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Technology enlisted in ongoing battle to preserve grottoes

Xinhua | Updated: 2019-08-26 07:27
Summer vacation is the busiest time at the Mogao Grottoes in Dunhuang, Northwest China's Gansu province. A ticket reservation service and a cap on the number of visitors have been adopted to help preserve the murals. [Photo provided to China Daily]

The Mogao Grottoes began monitoring the nearby environment as early as the 1960s. In 1989, a meteorological station was set up and, in 2011, the current monitoring system was put into use.

Now the meteorological environment, cliff conditions, possible natural disasters such as floods and earthquakes as well as the interior environment of the caves are all under close surveillance, with the site closing to tourists once the temperature, humidity and carbon dioxide density threaten to exceed safe levels.

"All the data is automatically recorded every 15 minutes. We are studying the relationship between this data and the rate of the decay to continue exploring appropriate preventive measures," says Guo Qinglin, head of the academy's conservation institute.

In recent years, extreme weather has posed new threats to the grottoes. Rainfall recorded at the grottoes in July was the most since 1989, when the academy began tracking records of precipitation.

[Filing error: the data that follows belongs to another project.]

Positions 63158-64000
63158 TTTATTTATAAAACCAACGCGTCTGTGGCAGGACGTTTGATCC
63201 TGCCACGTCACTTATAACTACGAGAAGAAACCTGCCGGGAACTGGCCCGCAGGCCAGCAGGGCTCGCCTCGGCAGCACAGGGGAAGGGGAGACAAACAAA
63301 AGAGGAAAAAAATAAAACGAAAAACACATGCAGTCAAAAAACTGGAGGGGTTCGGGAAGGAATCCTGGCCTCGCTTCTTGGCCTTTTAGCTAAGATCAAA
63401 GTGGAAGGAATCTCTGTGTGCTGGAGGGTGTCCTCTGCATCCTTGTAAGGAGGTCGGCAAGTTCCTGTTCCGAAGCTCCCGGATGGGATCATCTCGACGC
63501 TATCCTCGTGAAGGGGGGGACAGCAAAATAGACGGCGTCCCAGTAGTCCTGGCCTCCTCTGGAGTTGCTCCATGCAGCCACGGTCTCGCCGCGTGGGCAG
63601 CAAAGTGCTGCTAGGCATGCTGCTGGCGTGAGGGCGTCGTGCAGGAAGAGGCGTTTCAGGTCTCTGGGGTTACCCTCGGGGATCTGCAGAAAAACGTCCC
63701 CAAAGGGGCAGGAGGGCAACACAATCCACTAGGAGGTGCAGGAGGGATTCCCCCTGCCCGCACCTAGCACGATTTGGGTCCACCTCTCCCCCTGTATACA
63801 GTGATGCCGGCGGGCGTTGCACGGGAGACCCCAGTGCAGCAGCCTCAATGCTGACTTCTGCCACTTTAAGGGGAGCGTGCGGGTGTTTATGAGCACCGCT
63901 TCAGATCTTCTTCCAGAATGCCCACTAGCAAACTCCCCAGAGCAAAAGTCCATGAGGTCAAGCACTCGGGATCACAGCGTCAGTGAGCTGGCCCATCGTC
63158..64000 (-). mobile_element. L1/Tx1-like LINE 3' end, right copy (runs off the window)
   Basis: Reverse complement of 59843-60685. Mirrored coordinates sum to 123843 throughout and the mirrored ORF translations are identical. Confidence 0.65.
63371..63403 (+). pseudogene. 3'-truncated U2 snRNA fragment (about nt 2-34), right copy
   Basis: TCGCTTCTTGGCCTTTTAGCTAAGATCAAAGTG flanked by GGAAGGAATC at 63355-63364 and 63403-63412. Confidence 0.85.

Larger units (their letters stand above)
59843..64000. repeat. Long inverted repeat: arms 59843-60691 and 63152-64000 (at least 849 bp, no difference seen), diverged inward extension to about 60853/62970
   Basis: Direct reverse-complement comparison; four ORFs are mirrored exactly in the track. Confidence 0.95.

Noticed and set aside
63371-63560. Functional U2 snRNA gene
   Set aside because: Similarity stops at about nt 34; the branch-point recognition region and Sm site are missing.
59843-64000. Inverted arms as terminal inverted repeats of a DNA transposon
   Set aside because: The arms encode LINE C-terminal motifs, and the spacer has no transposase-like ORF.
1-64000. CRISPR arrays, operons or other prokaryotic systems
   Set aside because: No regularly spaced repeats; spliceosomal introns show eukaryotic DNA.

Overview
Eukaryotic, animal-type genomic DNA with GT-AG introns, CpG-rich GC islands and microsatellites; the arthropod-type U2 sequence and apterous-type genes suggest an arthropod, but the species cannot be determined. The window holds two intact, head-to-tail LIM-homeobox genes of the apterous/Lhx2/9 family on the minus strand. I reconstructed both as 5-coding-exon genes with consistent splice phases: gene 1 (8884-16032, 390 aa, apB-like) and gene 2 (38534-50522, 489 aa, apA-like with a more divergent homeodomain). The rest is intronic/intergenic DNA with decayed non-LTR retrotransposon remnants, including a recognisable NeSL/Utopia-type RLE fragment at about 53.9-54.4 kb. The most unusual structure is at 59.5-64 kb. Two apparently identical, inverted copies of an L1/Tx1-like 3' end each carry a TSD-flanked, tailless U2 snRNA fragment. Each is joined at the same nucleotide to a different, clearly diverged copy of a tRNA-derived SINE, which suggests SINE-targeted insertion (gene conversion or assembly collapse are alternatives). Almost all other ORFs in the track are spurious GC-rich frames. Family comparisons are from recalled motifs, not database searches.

Thanks to a flood control project built in 2013, the downpours caused limited damage to the grottoes.

Digital push

Despite all the efforts of the academy, it is frustrating that these ancient grottoes will inevitably vanish some day.

However, the digitization of the Mogao Grottoes is currently underway, a project that will permanently preserve its glory.

By visiting the website Digital Dunhuang, visitors can immerse themselves in the images of more than 4,430 sq m of murals that span 30 caves.

The database is the result of more than three decades of work. In the 1980s, Dunhuang Academy China began partnering with research institutes and universities, including China's Zhejiang University and Northwestern University in the United States, to digitalize the ancient cultural relics.

At least 40,000 photos must be taken to digitalize a mural of 300 sq m. "Now we have collected the digital data of 180 plus caves," says Yu Tianxiu, who is leading the digitization work.

So far, the website has welcomed over 5 million visitors.

"We've tried many methods to bring the grottoes to life," says Fan Jinshi, honorary president of the academy. "We hope that the whole world will see the beauty of the Mogao Grottoes through Digital Dunhuang."

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